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Real Estate Prices vs. Income

Samuel A. Kiburz Mar 30, 2022
chart shows that In the past, an average house in the U.S. cost five times the yearly household income (aka our labor). As of November 2021, that ratio was 7.5 times

Contents

Real estate is unique since humans need a physical place to live and work. Economics says the price of those physical places is constrained by the cost of the physical labor to build them.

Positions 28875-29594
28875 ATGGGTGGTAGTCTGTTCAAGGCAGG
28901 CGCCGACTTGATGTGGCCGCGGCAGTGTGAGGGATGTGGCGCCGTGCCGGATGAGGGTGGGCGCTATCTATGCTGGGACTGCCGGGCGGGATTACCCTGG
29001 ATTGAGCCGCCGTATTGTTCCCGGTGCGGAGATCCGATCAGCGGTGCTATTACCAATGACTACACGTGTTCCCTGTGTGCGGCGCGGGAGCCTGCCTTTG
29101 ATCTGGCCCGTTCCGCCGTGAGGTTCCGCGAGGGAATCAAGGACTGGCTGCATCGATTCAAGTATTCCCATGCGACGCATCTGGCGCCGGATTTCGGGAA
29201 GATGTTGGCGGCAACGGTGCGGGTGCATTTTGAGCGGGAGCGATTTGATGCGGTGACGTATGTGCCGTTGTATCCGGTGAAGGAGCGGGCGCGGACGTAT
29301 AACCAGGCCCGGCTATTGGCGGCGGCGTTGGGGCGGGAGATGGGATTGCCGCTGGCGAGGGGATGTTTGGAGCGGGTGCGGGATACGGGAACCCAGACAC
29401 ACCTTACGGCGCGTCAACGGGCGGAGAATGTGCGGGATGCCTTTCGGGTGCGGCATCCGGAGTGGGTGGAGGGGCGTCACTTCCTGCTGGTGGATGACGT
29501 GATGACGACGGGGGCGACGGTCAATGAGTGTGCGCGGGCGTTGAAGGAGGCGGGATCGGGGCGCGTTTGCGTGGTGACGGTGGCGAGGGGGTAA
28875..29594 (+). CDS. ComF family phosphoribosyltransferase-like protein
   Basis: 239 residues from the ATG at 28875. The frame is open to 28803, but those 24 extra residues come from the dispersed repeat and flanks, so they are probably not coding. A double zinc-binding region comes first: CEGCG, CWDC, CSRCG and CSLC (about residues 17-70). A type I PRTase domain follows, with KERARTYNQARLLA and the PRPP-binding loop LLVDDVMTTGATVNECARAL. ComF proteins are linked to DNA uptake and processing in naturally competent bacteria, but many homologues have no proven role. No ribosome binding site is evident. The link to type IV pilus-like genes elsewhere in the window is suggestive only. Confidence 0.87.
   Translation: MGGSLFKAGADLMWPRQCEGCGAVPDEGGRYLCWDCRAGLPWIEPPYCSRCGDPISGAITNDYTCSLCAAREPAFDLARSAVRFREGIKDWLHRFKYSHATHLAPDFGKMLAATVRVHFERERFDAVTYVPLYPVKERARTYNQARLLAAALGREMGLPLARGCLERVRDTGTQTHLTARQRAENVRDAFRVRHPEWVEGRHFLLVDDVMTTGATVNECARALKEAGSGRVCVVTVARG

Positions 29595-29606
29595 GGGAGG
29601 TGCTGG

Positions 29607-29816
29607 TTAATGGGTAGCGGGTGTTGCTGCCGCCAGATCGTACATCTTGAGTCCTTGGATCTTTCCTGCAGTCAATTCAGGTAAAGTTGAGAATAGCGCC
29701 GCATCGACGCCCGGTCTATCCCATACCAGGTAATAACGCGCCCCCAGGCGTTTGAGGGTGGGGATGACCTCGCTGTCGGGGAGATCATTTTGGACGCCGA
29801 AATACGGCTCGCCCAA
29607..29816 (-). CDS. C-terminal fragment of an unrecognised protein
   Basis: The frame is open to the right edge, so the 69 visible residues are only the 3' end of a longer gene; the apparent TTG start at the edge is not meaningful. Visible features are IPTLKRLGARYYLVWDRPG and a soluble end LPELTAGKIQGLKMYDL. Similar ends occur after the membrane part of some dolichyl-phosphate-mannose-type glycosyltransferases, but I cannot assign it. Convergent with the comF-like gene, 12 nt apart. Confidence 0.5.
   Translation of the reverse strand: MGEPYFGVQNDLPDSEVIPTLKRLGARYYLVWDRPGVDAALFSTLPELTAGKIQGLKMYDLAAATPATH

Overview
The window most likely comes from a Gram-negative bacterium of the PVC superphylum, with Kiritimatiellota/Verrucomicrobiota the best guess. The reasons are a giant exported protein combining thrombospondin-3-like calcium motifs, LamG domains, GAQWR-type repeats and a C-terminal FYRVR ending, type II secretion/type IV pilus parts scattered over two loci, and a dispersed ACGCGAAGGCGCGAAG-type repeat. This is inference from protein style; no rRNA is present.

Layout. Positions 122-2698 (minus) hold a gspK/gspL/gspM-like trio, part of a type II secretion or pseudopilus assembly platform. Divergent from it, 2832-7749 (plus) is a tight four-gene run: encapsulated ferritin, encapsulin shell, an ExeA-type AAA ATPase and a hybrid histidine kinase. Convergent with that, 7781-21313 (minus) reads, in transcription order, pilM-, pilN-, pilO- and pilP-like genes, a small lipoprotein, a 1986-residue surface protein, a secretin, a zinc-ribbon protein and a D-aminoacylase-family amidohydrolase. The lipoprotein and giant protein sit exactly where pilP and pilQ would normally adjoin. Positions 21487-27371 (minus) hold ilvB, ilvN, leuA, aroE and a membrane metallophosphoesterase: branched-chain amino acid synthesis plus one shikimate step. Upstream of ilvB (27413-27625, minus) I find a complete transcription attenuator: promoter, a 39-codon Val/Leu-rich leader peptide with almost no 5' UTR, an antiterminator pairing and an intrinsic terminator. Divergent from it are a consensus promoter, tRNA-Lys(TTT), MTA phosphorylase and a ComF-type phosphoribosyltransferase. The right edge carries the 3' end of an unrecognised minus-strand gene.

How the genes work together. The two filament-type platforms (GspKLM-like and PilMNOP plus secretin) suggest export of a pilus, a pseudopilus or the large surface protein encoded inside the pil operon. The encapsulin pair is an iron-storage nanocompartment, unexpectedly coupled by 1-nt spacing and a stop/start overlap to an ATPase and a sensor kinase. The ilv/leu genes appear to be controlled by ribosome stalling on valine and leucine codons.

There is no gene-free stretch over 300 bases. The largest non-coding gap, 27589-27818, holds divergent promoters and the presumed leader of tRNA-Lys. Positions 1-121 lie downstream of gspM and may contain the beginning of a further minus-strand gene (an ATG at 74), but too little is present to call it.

In the past, an average house in the U.S. cost five times the yearly household income (aka our labor). As of November 2021, that ratio was 7.5 times, exceeding the record set in 2006 at 7.0 times.

The past is no predictor of the future, but in the physical world, we know that the ratio has a limit. So, what is that limit? Is it the 7.5, which results in a the current median family income of $62,000 paying $465,000 for a house? Can it go to 10 times and $620,000 for a house, or 15 times and $930,000 for a house? Most likely not. And the higher the ratio goes, the more “perfect” our economy has to be to sustain the record high house prices.

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